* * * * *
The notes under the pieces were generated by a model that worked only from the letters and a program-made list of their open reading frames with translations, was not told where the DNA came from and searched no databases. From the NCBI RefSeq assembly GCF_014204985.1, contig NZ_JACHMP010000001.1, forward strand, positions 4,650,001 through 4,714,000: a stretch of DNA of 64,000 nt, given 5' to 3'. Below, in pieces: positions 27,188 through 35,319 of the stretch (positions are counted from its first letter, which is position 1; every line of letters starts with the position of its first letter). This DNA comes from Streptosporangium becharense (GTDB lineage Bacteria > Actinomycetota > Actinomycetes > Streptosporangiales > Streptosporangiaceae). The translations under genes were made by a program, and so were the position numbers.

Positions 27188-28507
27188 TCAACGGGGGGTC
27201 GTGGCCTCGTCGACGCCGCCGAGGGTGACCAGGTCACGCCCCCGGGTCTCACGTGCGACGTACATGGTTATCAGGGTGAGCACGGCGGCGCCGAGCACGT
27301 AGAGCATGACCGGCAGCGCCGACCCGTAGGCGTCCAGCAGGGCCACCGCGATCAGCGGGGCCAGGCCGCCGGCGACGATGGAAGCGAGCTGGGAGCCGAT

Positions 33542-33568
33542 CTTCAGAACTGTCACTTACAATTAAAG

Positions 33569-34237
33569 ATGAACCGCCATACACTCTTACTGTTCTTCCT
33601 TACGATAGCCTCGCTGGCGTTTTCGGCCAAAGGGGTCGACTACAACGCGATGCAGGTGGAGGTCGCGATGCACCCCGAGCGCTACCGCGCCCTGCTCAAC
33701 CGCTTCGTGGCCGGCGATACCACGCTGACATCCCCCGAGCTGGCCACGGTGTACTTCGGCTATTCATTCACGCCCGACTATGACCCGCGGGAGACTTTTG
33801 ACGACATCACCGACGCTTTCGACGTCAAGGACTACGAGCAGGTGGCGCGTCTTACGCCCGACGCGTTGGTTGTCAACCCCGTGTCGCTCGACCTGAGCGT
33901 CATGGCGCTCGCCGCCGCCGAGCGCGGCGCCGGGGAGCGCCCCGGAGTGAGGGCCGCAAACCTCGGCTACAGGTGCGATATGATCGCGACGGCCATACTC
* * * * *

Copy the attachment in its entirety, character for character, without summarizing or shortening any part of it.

The notes under the pieces were generated by a model that worked only from the letters and a program-made list of their open reading frames with translations, was not told where the DNA came from and searched no databases. From the NCBI RefSeq assembly GCF_014204985.1, contig NZ_JACHMP010000001.1, forward strand, positions 4,650,001 through 4,714,000: a stretch of DNA of 64,000 nt, given 5' to 3'. Below, in pieces: positions 27,188 through 35,319 of the stretch (positions are counted from its first letter, which is position 1; every line of letters starts with the position of its first letter). This DNA comes from Streptosporangium becharense (GTDB lineage Bacteria > Actinomycetota > Actinomycetes > Streptosporangiales > Streptosporangiaceae). The translations under genes were made by a program, and so were the position numbers.

Positions 27188-28507
27188 TCAACGGGGGGTC
27201 GTGGCCTCGTCGACGCCGCCGAGGGTGACCAGGTCACGCCCCCGGGTCTCACGTGCGACGTACATGGTTATCAGGGTGAGCACGGCGGCGCCGAGCACGT
27301 AGAGCATGACCGGCAGCGCCGACCCGTAGGCGTCCAGCAGGGCCACCGCGATCAGCGGGGCCAGGCCGCCGGCGACGATGGAAGCGAGCTGGGAGCCGAT

Positions 33542-33568
33542 CTTCAGAACTGTCACTTACAATTAAAG

Positions 33569-34237
33569 ATGAACCGCCATACACTCTTACTGTTCTTCCT
33601 TACGATAGCCTCGCTGGCGTTTTCGGCCAAAGGGGTCGACTACAACGCGATGCAGGTGGAGGTCGCGATGCACCCCGAGCGCTACCGCGCCCTGCTCAAC
33701 CGCTTCGTGGCCGGCGATACCACGCTGACATCCCCCGAGCTGGCCACGGTGTACTTCGGCTATTCATTCACGCCCGACTATGACCCGCGGGAGACTTTTG
33801 ACGACATCACCGACGCTTTCGACGTCAAGGACTACGAGCAGGTGGCGCGTCTTACGCCCGACGCGTTGGTTGTCAACCCCGTGTCGCTCGACCTGAGCGT
33901 CATGGCGCTCGCCGCCGCCGAGCGCGGCGCCGGGGAGCGCCCCGGAGTGAGGGCCGCAAACCTCGGCTACAGGTGCGATATGATCGCGACGGCCATACTC